IN THE AFTERMATH of Arnold Schwarzenegger's second State of the State Address, delivered early Wednesday evening in Sacramento, this much is apparent: Though nearly 14 months into the job, California's Governator is no longer a political novice, but he is still a political novelty and must-see TV. California affiliates carried the big speech live and uninterrupted; C-SPAN ran it nationally.
The second reality: if you have bad news to "dump," then Arnoldmania is the cover you want. Midway through the governor's address, the Associated Press reported that San Francisco Mayor Gavin Newsom and his wife, Kimberly, a Court TV commentator and now a fixture on the New York social circuit, are divorcing. What might have been the lead story on local news--the Bay Area's glamour couple bidding goodbye to their bicoastal marriage--instead was relegated to third place, behind the big doings in Sacramento and the San Francisco '49ers cleaning house.
As for the speech (here are links to the video and the text), it was vintage Schwarzenegger. At only 28 minutes in delivery, it was short on words as far as "visionary" orations go (not even one-half of a Clinton State of the Union). But what it lacked in length, it more than made up for with action. Schwarzenegger called for a special session, beginning Thursday, to tackle a quartet of government and political reforms. Though decidedly nonpartisan on such issues as transportation, energy, healthcare, housing, and prisons, Schwarzenegger also made it clear that he's no one's fool: if the Democratic-controlled legislature doesn't heed his reform agenda, he'll take the fight to the ballot in a special election later this year. And, as with last summer's smash hit at the Republican National Convention, there was a Reaganesque flavor: Schwarzenegger called the coming debate "a time for choosing"--the same phrase invoked by Reagan in his famous 1964 speech.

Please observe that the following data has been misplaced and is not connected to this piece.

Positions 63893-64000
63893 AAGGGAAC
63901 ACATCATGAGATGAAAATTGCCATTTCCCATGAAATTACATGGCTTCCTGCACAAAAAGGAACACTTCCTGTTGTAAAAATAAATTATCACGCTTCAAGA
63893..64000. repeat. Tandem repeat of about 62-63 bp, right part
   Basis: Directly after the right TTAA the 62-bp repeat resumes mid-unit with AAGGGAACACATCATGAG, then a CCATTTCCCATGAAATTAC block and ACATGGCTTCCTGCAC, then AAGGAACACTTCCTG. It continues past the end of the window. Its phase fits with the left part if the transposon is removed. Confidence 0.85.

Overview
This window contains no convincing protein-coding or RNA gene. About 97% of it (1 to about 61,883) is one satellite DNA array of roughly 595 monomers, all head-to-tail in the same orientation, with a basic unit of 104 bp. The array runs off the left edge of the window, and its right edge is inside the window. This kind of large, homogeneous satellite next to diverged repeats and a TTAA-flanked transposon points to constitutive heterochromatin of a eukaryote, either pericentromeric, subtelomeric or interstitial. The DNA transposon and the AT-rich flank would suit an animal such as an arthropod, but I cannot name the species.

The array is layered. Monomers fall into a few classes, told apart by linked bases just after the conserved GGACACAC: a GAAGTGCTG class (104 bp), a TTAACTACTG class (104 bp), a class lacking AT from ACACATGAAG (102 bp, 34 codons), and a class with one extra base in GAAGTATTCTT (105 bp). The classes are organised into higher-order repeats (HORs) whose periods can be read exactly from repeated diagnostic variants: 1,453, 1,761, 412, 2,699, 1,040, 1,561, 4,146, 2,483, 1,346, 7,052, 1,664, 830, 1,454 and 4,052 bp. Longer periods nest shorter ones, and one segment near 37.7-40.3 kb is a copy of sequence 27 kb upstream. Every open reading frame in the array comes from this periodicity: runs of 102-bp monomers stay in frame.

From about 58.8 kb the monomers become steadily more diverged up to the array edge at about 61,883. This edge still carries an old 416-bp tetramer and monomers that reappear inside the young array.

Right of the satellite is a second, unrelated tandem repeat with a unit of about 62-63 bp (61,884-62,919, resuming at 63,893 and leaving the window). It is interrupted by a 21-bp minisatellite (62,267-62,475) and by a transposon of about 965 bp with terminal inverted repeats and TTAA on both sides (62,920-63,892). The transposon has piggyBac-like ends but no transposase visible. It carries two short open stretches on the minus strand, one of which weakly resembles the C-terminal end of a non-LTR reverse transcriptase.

So what is there for California Democrats and Republicans to be fighting about? Plenty, if the special session follows the governor's outline. Schwarzenegger called for four areas of reform, none of which will please liberal Democrats. This includes:
* Spending. Eliminating many of the formulas that drive state spending, and cutting spending across the board when expenses grow above revenues (in the past year, the growth in state spending has exceeded new revenue by 2-1). Potentially, this would put the governor at odds with California's Proposition 98, which commits about 40 percent of state spending to public schools.
* Pensions. Schwarzenegger wants to take on pension obligations for retired public employees, which have skyrocketed from $200 million four years ago to $2.6 billion last year. At stake would be changing the benefit structure for future employees in favor of private sector-styled investment accounts, with taxpayers matching an employees' regular contributions up to a certain point.